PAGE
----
I will seek an early meeting with Ahmad Zahid on whether he has any strategy to eradicate Johor Baru’s infamous reputation at the capital of crime in Malaysia, and if he is unable to make any appreciable impact to reduce crime and the fear of crime and remove Johor Baru’s notoriety as the capital of crime in Malaysia, he should admit his failure ask for a change of Cabinet portfolio.
A surprise is the appointment of P. Waytha Moorthy as Deputy Minister in the Prime Minister’s Department. I had wondered why Waytha had come to Gelang Patah in the last few days of the 13GE to openly campaign against me, joining the Barisan Nasional team led by former Prime Minister Tun Mahathir who wanted Gelang Patah to be my “burial ground”.
I was surprised as I had no past conflicts with Waytha, but I now understand why he was in Gelang Patah to help the BN campaign to defeat me – as it is clearly part of his bargain in his MOU with Najib. I feel sorry for Waytha for he has come become the centre of odium and opprobrium for what he had done.
Datuk Paul Low’s appointment as Minister in the PM’s Department is another surprise, although I am not sure whether it would finally end to the detriment to Najib or Paul Low, as this appointment is presented as reflecting Najib’s commitment to tackle graft in the country.
Najib signed the Transparency International-Malaysia’s Election Integrity Pledge on Feb. 20, committing to observe and comply with four principles when contesting in the 13th general elections, viz:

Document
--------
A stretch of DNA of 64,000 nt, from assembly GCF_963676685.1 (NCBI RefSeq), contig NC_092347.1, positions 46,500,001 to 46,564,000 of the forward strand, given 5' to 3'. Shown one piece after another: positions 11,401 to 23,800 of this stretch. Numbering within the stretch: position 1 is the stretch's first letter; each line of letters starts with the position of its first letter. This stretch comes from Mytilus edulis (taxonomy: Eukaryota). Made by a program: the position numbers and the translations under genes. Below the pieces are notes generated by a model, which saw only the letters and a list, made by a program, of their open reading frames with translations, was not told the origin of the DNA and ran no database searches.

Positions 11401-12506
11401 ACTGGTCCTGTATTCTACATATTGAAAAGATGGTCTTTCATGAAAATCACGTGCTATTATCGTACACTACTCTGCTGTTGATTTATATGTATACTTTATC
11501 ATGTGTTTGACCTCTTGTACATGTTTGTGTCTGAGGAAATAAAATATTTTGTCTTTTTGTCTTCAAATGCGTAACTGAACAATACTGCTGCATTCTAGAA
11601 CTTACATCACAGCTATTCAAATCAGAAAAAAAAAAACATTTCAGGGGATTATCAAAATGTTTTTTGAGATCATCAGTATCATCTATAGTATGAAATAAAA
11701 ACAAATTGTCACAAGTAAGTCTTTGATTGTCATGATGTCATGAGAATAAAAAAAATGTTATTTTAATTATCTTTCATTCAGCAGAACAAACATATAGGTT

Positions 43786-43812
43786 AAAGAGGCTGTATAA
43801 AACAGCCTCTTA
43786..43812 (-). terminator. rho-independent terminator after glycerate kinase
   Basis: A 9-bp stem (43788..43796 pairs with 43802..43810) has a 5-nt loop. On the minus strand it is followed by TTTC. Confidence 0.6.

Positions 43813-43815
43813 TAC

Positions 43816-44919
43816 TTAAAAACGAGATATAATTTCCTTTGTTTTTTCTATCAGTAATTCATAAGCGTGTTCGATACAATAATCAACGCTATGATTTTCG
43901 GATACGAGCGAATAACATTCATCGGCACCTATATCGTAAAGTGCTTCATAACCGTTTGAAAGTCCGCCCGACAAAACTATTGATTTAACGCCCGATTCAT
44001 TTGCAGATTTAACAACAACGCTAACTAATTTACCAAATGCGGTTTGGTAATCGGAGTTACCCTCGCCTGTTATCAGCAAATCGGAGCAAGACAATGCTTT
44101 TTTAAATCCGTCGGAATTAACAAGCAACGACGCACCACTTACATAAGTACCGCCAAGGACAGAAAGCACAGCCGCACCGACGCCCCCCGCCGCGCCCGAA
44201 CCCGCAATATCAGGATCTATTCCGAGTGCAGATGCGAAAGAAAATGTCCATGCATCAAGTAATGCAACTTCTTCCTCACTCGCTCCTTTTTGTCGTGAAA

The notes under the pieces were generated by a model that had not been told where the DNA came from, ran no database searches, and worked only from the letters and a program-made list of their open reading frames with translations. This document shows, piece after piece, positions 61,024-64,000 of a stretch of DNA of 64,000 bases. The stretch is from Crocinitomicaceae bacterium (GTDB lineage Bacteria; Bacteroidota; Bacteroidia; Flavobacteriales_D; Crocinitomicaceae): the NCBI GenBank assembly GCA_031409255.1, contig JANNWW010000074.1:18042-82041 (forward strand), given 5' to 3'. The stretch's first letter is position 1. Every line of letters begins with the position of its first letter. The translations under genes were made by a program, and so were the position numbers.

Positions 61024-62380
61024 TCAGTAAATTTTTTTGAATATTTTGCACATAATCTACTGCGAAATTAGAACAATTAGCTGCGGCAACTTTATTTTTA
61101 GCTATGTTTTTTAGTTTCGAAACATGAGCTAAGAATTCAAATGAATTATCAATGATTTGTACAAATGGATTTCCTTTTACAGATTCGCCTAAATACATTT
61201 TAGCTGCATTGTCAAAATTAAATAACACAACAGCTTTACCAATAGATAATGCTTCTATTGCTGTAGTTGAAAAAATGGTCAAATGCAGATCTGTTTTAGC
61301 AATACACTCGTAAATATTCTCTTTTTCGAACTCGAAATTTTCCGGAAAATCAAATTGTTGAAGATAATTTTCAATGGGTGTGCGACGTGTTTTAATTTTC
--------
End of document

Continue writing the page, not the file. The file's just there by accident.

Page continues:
• Truth, integrity, ethical conduct and accountability, including not accepting or giving bribes or being involved in corrupt practices in any way;
  • Upholding and giving priority to the interests of the rakyat as a whole;
  • Good governance and transparency; and
  • Compliance with all the applicable laws and regulations of Malaysia.
Najib has violated all the four principles of the TI-M Election Integrity Pledge many times over in the 15-day 13GE campaign.
On the first questions I will ask Paul Low in the 13th Parliament is to give a full report of the breaches and violations of the TI-M Election Integrity Pledge by Najib and the Barisan Nasional Ministers during and after the 13GE election campaign.
I am giving Paul Low early notice so that he could immediately initiate investigations so that he could give a satisfactory answer to this question in the first week of the 13th Parliament.
The first comment of Najib after the 13GE results was that the 13GE outcome was a Chinese tsunami and he spoke of the need to effect a “national reconciliation”.
This 13GE results is not a Chinese tsunami but a Malaysian and urban tsunami. It is Najib and the UMNO/BN leaders who have polarised the country and created the need for a “national reconciliation”.
At the first meeting of the new Cabinet, Paul Low should press for the establishment of a Royal Commission of Inquiry for national reconciliation after the 13GE, and its terms of reference should include a full investigation into all the election frauds, irregularities and abuses of power which have made a “national reconciliation” urgent and imperative.
The RCI on national reconciliation should be headed by the Bersih chairperson Ambiga Sreenivasam.
I hope Paul Low will take up these issues in the Najib Cabinet and Government.